Microsoft.MachineLearningServices.DatasetDriftDetected datadrift/{data.DataDriftId}/run/{data.RunId} datadrift/4e694bf5-712e-4e40-b06a-d2a2755212d4/run/my_driftrun1_1550564444_fbbcdc0f
    Microsoft.MachineLearningServices.RunStatusChanged experiments/{ExperimentId}/runs/{RunId} experiments/b1d7966c-f73a-4c68-b846-992ace89551f/runs/my_exp1_1554835758_38dbaa94
  • Advanced filtering: Azure Event Grid also supports advanced filtering based on published event schema. Azure Machine Learning event schema details can be found in Azure Event Grid event schema for Azure Machine Learning. Some sample advanced filterings you can perform include:

    For Microsoft.MachineLearningServices.ModelRegistered event, to filter model's tag value:

    --advanced-filter data.ModelTags.key1 StringIn ('value1')
    

    To learn more about how to apply filters, see Filter events for Event Grid.

Consume Machine Learning events

Applications that handle Machine Learning events should follow a few recommended practices:

  • As multiple subscriptions can be configured to route events to the same event handler, it is important not to assume events are from a particular source, but to check the topic of the message to ensure that it comes from the machine learning workspace you are expecting.
  • Similarly, check that the eventType is one you are prepared to process, and do not assume that all events you receive will be the types you expect.
  • As messages can arrive out of order and after some delay, use the etag fields to understand if your information about objects is still up-to-date. Also, use the sequencer fields to understand the order of events on any particular object.
  • Ignore fields you don't understand. This practice will help keep you resilient to new features that might be added in the future.
  • Failed or cancelled Azure Machine Learning operations will not trigger an event. For example, if a model deployment fails Microsoft.MachineLearningServices.ModelDeployed won't be triggered. Consider such failure mode when design your applications. You can always use Azure Machine Learning SDK, CLI or portal to check the status of an operation and understand the detailed failure reasons.

Azure Event Grid allows customers to build de-coupled message handlers, which can be triggered by Azure Machine Learning events. Some notable examples of message handlers are:

  • Azure Functions
  • Azure Logic Apps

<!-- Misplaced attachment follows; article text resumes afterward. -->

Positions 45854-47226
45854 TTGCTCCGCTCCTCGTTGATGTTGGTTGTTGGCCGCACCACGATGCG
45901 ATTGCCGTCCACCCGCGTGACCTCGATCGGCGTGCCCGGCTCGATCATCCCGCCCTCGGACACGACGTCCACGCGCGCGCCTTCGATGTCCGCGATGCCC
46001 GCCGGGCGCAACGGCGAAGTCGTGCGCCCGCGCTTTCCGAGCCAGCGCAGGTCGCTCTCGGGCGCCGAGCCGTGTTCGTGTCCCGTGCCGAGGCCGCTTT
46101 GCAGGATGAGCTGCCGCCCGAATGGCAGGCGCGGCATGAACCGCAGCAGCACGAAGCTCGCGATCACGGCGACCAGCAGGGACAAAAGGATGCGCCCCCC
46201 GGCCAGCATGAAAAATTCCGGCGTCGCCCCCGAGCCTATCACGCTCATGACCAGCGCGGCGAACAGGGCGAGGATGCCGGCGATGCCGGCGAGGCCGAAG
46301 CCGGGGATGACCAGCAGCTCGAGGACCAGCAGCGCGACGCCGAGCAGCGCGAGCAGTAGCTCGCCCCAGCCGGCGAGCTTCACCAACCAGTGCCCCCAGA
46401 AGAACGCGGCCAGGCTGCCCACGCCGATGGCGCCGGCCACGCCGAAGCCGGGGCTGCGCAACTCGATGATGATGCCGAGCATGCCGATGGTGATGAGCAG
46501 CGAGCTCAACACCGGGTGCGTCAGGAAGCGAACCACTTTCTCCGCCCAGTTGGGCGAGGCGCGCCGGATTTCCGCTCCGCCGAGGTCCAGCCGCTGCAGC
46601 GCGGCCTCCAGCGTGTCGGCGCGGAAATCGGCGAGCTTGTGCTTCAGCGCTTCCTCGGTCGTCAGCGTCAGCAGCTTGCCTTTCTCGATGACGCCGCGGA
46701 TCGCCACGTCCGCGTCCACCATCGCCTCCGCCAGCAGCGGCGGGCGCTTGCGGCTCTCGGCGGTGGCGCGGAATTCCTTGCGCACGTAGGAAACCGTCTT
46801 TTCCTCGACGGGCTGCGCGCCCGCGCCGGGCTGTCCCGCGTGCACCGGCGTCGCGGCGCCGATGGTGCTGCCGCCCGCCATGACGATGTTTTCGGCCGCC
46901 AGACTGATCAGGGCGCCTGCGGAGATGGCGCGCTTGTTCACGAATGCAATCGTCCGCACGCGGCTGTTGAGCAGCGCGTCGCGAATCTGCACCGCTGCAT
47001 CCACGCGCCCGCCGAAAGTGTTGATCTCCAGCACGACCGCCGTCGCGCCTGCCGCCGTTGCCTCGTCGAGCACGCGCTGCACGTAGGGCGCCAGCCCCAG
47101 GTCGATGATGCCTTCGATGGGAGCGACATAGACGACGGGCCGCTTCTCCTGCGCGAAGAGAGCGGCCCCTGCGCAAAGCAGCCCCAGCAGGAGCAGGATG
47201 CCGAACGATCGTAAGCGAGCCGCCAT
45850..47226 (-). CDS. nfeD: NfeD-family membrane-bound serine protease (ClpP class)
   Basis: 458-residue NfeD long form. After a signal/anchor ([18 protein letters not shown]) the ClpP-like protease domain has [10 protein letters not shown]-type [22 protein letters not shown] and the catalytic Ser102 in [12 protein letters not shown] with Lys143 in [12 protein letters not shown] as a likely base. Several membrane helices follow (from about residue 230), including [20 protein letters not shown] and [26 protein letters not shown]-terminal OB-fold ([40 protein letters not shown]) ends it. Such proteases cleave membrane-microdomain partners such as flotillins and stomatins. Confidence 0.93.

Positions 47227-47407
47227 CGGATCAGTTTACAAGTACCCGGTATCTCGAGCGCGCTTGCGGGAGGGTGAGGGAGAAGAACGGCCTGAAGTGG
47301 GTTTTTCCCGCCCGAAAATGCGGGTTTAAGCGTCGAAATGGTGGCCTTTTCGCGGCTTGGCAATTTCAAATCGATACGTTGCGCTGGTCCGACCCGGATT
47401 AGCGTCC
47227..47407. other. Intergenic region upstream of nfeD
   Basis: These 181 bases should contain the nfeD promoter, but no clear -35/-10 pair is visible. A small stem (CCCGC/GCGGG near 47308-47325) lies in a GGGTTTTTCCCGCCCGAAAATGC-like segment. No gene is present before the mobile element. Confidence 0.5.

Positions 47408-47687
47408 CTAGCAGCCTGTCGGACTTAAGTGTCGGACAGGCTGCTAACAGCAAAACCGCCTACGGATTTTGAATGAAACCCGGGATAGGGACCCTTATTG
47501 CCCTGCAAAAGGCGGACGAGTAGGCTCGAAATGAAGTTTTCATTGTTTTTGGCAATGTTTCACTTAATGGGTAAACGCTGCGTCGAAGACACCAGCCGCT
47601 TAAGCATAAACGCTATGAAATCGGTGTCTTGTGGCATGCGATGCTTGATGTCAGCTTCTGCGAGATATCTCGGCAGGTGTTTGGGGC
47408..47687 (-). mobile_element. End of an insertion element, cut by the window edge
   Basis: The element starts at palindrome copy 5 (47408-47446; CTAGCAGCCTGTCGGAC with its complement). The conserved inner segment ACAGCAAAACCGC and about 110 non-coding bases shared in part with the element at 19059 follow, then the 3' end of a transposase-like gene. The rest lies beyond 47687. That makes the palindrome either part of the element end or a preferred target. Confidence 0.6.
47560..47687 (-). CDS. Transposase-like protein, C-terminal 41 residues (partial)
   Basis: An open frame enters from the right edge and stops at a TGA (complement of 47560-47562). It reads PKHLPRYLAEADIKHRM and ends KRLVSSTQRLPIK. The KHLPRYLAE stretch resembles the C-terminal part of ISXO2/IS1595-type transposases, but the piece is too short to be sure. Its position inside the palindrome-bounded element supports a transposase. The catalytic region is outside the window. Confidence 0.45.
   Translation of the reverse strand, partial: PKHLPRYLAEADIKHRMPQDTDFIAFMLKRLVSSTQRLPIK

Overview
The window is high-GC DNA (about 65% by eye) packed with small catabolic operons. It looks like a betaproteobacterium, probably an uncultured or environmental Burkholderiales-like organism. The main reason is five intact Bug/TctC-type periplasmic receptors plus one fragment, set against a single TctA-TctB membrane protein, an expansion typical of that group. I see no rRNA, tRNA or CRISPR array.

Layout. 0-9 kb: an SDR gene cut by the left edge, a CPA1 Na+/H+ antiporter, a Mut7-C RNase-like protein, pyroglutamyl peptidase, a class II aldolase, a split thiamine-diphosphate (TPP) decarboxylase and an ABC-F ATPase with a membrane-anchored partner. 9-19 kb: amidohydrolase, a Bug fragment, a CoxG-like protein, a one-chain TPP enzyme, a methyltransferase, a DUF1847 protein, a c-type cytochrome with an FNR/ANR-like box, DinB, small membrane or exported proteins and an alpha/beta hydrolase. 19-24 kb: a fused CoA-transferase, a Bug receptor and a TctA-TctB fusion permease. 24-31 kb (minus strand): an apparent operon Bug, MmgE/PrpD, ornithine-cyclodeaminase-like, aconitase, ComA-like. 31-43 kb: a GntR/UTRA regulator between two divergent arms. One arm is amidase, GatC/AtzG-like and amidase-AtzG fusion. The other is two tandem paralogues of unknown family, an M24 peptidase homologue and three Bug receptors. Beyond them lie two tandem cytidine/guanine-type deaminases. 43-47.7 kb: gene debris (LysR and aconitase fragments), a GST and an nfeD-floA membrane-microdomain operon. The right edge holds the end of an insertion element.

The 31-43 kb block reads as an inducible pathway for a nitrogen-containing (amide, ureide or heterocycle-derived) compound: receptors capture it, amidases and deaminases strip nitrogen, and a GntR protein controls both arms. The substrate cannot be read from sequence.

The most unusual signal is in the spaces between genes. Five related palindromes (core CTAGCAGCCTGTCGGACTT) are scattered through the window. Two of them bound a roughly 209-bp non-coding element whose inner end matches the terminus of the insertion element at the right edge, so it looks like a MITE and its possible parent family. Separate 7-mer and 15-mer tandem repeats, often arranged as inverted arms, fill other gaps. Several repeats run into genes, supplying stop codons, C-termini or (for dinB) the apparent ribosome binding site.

• Azure Event Hubs
  • Azure Data Factory Pipeline
  • Generic webhooks, which may be hosted on the Azure platform or elsewhere

Set up in Azure portal

  1. Open the Azure portal and go to your Azure Machine Learning workspace.

  2. From the left bar, select Events and then select Event Subscriptions.

    select-events-in-workspace.png

  3. Select the event type to consume. For example, the following screenshot has selected Model registered, Model deployed, Run completed, and Dataset drift detected:

    add-event-type

  4. Select the endpoint to publish the event to. In the following screenshot, Event hub is the selected endpoint:

    Screenshot shows the Create Event Subscription pane with Select Event Hub open.

Once you have confirmed your selection, click Create. After configuration, these events will be pushed to your endpoint.

Set up with the CLI

You can either install the latest Azure CLI, or use the Azure Cloud Shell that is provided as part of your Azure subscription.

To install the Event Grid extension, use the following command from the CLI:

az add extension --name eventgrid

The following example demonstrates how to select an Azure subscription and creates e a new event subscription for Azure Machine Learning:

# Select the Azure subscription that contains the workspace
az account set --subscription "<name or ID of the subscription>"

# Subscribe to the machine learning workspace. This example uses EventHub as a destination. 
az eventgrid event-subscription create --name {eventGridFilterName} \
  --source-resource-id /subscriptions/{subId}/resourceGroups/{RG}/providers/Microsoft.MachineLearningServices/workspaces/{wsName} \
  --endpoint-type eventhub \
  --endpoint /subscriptions/{SubID}/resourceGroups/TestRG/providers/Microsoft.EventHub/namespaces/n1/eventhubs/EH1 \
  --included-event-types Microsoft.MachineLearningServices.ModelRegistered \
  --subject-begins-with "models/mymodelname"

Examples

Example: Send email alerts

Use Azure Logic Apps to configure emails for all your events. Customize with conditions and specify recipients to enable collaboration and awareness across teams working together.